The 2013 West Fork Complex wildfire seen from Lake Alberta in Colorado.

This story first appeared on the Slate website and is reproduced here as part of the Climate Desk collaboration.

Over and again, I am struck by the paradox of the beauty inherent in some terror. Usually, this comes in the form of weather. Hurricanes from space are stately and serene, completely belying the destruction below. A mesocyclone swirls, dark and foreboding and gorgeous, over a Texas plain. Rapidly-forming storm-cells create tornadoes which devastate Oklahoma, but are delicate and soft when seen from space.

This story first appeared on the Grist website and is reproduced here as part of the Climate Desk collaboration.

Desiccated corn and sun-scorched soybeans have been in high supply lately—and we're paying through the nose for them.

The federal government forked out a record-breaking $17.3 billion last year to compensate farmers for weather-related crop losses—more than four times the annual average over the last decade.

The losses were mostly caused by droughts, high temperatures, and hot winds—the sizzling harbingers of a climate in rapid flux.

National Resources Defense Council

Could some of these costs have been avoided? The Natural Resources Defense Council says yes. In a new issue paper [PDF], NRDC analyst Claire O’Connor argues that these taxpayer-reimbursed, climate-related losses could have been largely avoided if farmers used tried-and-true conservation-oriented strategies. But she points out that the Federal Crop Insurance Program provides little incentive to farmers to employ techniques that save water and soil.

Renewable energy has gotten tantalizingly close to becoming competitive with conventional fossil fuels, and to help bridge the gap, more than 30 states have passed laws requiring energy companies to supply a minimum amount of power from green sources. But according to a new study, if renewable sources are built in the right places, they could compete against traditional power plants without subsidies, turning states like California, Wyoming, and New Mexico into green energy powerhouses.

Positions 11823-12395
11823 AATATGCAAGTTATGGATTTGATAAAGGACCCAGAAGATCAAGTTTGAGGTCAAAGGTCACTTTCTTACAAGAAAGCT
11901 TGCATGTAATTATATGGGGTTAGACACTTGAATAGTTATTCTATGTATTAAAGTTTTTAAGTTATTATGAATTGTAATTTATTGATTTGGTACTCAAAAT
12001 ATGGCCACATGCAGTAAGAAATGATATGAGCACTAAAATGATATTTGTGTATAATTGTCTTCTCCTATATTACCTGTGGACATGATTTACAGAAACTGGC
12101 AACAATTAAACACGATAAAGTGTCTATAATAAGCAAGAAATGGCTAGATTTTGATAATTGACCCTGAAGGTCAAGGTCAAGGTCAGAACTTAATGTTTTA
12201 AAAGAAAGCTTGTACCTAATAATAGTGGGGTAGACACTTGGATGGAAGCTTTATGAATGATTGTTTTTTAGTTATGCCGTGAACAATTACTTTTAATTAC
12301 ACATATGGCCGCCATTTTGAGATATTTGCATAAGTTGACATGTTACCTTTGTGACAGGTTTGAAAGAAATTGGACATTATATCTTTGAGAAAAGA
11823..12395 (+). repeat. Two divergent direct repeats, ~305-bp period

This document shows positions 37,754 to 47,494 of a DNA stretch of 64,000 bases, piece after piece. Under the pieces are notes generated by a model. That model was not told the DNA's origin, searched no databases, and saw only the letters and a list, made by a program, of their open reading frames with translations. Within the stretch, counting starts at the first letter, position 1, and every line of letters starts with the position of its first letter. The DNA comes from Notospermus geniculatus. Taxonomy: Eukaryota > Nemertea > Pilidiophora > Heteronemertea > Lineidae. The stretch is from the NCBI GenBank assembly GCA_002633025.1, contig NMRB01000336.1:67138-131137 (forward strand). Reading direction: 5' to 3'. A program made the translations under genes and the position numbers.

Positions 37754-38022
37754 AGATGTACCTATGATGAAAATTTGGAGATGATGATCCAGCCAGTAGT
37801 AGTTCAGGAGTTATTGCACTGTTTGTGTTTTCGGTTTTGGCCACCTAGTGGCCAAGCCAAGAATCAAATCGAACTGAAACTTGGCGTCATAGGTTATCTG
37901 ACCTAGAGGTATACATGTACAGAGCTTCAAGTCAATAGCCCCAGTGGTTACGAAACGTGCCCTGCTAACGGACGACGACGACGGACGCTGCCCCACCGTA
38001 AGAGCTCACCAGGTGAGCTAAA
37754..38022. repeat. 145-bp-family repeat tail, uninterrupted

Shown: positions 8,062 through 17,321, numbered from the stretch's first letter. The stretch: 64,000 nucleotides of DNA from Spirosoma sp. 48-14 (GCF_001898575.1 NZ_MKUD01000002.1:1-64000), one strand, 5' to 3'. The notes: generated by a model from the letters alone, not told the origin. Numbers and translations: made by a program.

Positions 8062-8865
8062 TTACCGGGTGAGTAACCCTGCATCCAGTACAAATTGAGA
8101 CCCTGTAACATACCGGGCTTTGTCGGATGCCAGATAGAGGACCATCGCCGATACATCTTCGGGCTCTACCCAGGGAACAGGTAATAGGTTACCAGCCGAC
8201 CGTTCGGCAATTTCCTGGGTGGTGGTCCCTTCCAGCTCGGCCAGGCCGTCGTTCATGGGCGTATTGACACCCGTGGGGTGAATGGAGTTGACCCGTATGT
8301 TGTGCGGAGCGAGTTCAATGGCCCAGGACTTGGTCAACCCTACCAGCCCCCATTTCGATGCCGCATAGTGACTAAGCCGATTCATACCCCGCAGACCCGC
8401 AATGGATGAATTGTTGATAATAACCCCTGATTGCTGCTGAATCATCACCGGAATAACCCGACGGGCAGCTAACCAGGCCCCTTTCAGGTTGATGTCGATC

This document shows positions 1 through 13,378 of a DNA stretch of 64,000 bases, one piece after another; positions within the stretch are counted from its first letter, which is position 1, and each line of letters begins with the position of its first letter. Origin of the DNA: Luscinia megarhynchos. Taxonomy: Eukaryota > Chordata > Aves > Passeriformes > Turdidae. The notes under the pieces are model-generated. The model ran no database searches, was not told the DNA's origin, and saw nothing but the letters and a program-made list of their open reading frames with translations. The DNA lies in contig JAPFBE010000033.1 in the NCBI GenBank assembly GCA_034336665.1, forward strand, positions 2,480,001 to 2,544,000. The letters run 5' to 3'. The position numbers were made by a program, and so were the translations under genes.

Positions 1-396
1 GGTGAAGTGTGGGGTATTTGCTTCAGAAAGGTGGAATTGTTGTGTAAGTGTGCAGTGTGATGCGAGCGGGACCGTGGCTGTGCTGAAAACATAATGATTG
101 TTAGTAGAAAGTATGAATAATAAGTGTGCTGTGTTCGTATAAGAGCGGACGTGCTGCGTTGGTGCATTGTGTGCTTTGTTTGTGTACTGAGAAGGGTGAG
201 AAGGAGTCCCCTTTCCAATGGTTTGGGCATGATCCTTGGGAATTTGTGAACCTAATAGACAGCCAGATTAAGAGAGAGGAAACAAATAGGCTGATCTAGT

The new report from the National Renewable Energy Laboratory has identified the most likely candidates for large scale renewable energy projects in the west, theoretically pitting the costs against what energy would cost from a new natural gas-fired plant. “Renewable energy development, to date, has mostly been in response to state mandates,” said David Hurlbut, the report's lead researcher. “What this study does is look at where the most cost-effective yet untapped resources are likely to be when the last of these mandates culminates in 2025.”

So what can you expect? And where? Here's what the study says:

Wyoming and New Mexico are both primed to become major exporters of wind power, according to the study's authors. With "large amounts of untapped, developable, prime-quality wind potential" the two states have waiting markets in California, Arizona, and Utah. By 2025, New Mexico could be producing twice the amount of renewable energy as its required to, meaning it could start selling it to other states. 

Solar power is going to take over California, Arizona and Nevada. California has required that a third of all power in the state must come from renewable sources by 2020, meaning the state is planning on more than doubling the amount of renewable energy it produces. Arizona, which already exports 77 percent of its solar energy, is already building two more major solar projects, with more on the way. Solar accounts for about a quarter of the state's renewable production now, but when the new projects come online, that figure is expected to jump to account for more than half. Nevada's combined geothermal and solar resources could provide four times what the state needs to meet its renewable requirements. Its geothermal market is already established and provides about three quarters of the state's renewable energy. But two big new solar projects could shift the scales.

Idaho is one of a dwindling number of states that doesn't have renewable portfolio standards—13 percent of its power already comes from renewable sources, not including the 73 percent that comes from hydroelectric generators. But Idaho has readily accessible and yet untapped geothermal resources, and, according to the report, the state is primed to start exporting.

In this talk, meteorologist and America's "Science Idol" contest winner Tom DiLiberto gives a forecast of the weather of the future—the weather that will be produced by climate change.

While some of the details remain scientifically cloudy—according to DiLiberto, we don't yet understand what will happen to tornadoes in the future—much else is relatively clear. We're going to have more extreme heat, more intense downpours, worse droughts in some areas, more intense hurricanes overall. At the same time, we also have more infrastructure, and more people, in harm's way.

"Sure, maybe some things will be okay," DiLiberto explains. "But other extreme events will be worse. And that's just a forecast I don't want to make."